The Bible has many positive things to say about adoption in general, but it universally condemns homosexuality as an immoral and unnatural sin against God. The modern practice of gay/lesbian/homosexual adoption is not mentioned in Scripture, but the homosexual factor cannot be ignored. Gay adoption treats a gay “family” as equal to a heterosexual family, and that violates the biblical model of the family unit as ordained by God.
Some people support the idea of gay adoption by pointing to the needs of children on adoption waiting lists—having gay parents is better than having no parents at all, they reason. But there’s no way around these two facts: homosexuality is a perversion of God’s design and a homosexual couple cannot form a “family,” according to God’s definition of a family (see Genesis 1:28; 2:24). Also, a child’s greatest need is not necessarily to have two parents; a child’s greatest need is to be cared for in a godly, nurturing way and to have godly role models in his or her life.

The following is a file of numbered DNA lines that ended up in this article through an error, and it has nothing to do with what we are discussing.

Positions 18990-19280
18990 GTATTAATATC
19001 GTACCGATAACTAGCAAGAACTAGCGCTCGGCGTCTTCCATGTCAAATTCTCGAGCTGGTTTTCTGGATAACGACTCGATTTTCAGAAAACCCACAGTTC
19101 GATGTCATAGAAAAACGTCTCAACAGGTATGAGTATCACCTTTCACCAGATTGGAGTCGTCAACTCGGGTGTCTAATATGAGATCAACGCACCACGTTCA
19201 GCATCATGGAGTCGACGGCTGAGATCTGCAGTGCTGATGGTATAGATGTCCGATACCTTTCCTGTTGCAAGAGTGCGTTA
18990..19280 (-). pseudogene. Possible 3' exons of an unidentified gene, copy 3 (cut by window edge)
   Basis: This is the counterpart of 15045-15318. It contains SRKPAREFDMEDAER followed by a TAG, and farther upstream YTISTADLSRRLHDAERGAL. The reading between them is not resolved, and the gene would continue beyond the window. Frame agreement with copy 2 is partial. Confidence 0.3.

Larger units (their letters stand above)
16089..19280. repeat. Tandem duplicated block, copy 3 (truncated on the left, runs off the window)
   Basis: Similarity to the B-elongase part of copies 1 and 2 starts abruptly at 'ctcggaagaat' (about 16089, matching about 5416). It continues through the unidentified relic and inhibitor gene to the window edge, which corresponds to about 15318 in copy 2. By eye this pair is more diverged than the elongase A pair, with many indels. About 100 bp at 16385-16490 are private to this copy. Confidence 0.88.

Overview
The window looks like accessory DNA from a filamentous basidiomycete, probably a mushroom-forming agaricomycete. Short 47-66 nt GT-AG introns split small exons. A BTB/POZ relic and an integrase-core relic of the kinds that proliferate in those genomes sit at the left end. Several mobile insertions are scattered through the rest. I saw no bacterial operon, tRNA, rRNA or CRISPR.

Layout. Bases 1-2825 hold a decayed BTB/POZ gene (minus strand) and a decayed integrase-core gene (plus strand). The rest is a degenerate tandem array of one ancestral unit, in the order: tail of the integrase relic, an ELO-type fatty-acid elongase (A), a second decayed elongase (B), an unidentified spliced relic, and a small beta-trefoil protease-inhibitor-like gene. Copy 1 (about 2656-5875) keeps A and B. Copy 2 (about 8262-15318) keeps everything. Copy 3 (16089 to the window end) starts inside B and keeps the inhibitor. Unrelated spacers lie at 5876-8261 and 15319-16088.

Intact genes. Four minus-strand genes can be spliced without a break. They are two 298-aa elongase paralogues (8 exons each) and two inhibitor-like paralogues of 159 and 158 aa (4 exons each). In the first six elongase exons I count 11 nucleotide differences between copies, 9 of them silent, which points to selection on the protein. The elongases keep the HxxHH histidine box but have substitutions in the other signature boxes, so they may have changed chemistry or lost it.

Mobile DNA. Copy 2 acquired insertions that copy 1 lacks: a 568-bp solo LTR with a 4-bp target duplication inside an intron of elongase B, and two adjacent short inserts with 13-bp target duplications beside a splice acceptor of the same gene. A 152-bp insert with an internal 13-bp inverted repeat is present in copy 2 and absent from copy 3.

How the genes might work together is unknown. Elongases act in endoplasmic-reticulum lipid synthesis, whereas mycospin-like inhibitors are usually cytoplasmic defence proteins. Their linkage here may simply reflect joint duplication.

God’s design for the family is that children grow up in a stable, loving environment provided by a man and a woman in a committed, lifelong relationship. This design is clearly seen in God’s creation of Adam and Eve and God’s command for them to have children. The same design is also seen in God’s choice to entrust His Son to a family unit; God prevented Joseph from divorcing Mary (Matthew 1:19–20), thus preserving the nuclear family of a husband, wife, and child.
Are we saying that adoption should be restricted to stable nuclear families? Absolutely not. The Bible does not directly address the issue of who should be allowed to adopt. So, while we can describe the ideal adoptive situation based on the Bible, we cannot biblically support adoption being restricted to that ideal.
Should Christians be supporters of gay adoption? Based on what the Bible says about homosexuality, the answer has to be no. Homosexuality is a perversion of the very nature of what a family is supposed to be. Christians should not support something that directly contradicts God’s will.
At the same time, Christians should be known as people who adopt. The Christian life is to be a sacrificial journey of finding ways to reach others with the gospel. Clearing out orphanages and foster care systems through adoption and then raising those children “in the training and instruction of the Lord” (Ephesians 6:4) would be the Christian thing to do.